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A beanie is a type of snug cap, usually brimless, which comes in two primary variations: a woven form, and a knitted one. In some part of the world, a woven beanie is still known as a beanie or skull cap, while a knitted beanie is referred to as a watch cap or sailor's cap. Depending on where you are, using the term “beanie” to refer to a knitted cap may be inaccurate. Whatever you call them, beanies of both types are common on the heads of people with certain religious affiliations, skiers, and youth.
The likely origin of the term beanie lies in the slang term “bean” for head, which is used in many English speaking nations. The classic woven skull cap was the original beanie, in addition to being the earliest hat. Archaeologists have found bodies buried with snug skull caps made from velvet, linen, cotton, and other textiles on almost every continent, but particularly in cold regions, as the beanie would have protected the head. The Jewish yarmulke is a form of beanie, as is the white cap worn by officiants in the Catholic Church.
The woven beanie probably entered popular culture because of laborers, who would wear the snug, protective hat to insulate their heads from grease and other occupational hazards while keeping their hair out of the way. In many cases, a brimmed cap would have gotten in the way, but a beanie kept sweat out of the eyes and provided basic head protection. Youth and children adopted the beanie, which was also wildly popular in the American collegiate community until the 1950s. Many colleges required their freshmen to wear beanies as part of their initiation into the academic community, and to set freshmen aside from other students.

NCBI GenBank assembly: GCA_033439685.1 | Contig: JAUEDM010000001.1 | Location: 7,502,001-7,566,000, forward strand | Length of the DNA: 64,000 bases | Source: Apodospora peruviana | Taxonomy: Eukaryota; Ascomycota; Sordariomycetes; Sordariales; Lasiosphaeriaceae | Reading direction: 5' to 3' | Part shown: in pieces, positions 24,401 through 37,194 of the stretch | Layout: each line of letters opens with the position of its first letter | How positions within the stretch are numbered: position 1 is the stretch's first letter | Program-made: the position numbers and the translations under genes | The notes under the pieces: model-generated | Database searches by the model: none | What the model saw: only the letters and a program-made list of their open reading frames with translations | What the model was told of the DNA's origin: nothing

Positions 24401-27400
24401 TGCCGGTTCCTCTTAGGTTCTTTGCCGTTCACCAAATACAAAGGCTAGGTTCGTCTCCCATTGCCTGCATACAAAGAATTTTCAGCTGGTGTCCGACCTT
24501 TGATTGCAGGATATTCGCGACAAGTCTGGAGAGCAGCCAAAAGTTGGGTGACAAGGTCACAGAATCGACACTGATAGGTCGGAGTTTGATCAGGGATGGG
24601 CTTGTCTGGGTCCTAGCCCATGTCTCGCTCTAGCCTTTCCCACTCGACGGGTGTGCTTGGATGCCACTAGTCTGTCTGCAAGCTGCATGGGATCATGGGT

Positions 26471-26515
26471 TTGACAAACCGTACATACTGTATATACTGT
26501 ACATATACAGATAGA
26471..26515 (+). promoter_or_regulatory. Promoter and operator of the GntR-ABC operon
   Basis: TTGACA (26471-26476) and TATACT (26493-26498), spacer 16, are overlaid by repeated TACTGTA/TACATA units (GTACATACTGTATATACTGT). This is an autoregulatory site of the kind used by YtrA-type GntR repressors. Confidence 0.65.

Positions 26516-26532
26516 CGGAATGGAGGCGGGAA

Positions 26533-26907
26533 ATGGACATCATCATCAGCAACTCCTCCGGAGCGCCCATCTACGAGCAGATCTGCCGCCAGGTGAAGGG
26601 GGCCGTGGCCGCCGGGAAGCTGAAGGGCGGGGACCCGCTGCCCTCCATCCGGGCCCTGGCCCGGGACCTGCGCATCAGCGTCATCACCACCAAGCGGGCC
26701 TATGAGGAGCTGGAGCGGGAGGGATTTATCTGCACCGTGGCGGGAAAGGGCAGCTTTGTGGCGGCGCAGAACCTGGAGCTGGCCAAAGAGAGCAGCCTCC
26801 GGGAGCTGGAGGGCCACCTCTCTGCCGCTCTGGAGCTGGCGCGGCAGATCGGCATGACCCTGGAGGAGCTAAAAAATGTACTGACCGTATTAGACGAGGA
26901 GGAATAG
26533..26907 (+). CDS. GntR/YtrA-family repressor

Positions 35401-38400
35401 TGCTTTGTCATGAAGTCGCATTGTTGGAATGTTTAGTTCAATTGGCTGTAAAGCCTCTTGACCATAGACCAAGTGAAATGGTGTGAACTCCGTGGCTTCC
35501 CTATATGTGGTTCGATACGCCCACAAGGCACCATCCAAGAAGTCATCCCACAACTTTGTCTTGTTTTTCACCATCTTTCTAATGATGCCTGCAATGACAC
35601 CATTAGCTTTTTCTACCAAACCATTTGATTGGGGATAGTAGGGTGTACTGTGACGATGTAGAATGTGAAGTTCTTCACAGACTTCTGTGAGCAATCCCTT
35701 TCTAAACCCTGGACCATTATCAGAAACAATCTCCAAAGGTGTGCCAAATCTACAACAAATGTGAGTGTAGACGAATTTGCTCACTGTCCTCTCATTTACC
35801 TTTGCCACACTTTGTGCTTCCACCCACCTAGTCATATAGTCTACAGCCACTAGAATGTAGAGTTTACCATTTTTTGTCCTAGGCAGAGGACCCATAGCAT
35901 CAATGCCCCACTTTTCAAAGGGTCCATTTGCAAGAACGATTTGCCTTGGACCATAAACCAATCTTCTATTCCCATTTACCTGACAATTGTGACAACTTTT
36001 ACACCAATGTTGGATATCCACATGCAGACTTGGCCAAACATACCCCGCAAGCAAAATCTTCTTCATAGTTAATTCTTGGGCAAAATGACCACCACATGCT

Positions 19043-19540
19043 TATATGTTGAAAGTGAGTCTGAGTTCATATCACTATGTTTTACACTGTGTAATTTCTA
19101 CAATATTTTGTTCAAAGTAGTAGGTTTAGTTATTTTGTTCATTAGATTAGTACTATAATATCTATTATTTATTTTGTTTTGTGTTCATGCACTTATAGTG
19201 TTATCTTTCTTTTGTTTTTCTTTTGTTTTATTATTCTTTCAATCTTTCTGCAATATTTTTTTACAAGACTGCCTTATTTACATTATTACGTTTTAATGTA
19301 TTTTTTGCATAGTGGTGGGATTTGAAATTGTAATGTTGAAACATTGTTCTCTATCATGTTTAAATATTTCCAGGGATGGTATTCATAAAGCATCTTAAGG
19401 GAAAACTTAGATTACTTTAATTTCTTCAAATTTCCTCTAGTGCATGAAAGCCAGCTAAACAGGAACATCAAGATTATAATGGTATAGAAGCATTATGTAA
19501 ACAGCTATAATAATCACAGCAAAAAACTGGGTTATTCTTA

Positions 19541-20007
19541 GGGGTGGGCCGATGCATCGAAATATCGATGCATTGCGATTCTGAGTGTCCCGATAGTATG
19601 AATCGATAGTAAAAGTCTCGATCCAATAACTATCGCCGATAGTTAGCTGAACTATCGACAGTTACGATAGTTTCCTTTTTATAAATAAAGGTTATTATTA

In the 1940s, a science fiction author named Ray Nelson added a propeller to a woven beanie, and the silly result was worn to a science fiction convention. The propeller beanie took off in the nerd community, and many geek supply stores carry an assortment of propeller beanies for all occasions. In recognition of the brief and rather odd fad, geeks are sometimes called “propeller heads.”
The knitted beanie is also known as a stocking or ski cap, and is made to be stretchy, comfortable, and warm. People who participate in outdoor sports appreciate knitted beanies because they insulate the head, and also compact down to a convenient pocket size if the weather warms up. Knitted beanies can be found in an assortment of colors and decorated with a variety of logos, just like their woven counterparts.
Since when is a bosun's cap or a ski cap a beanie?
I hate to sound 5,000 years old, but a beanie is -- or used to be -- a skull cap, kippah, yarmulke, little cap thing worn by Catholic cardinals.
A ski cap is *not* a "beanie." Geesh.
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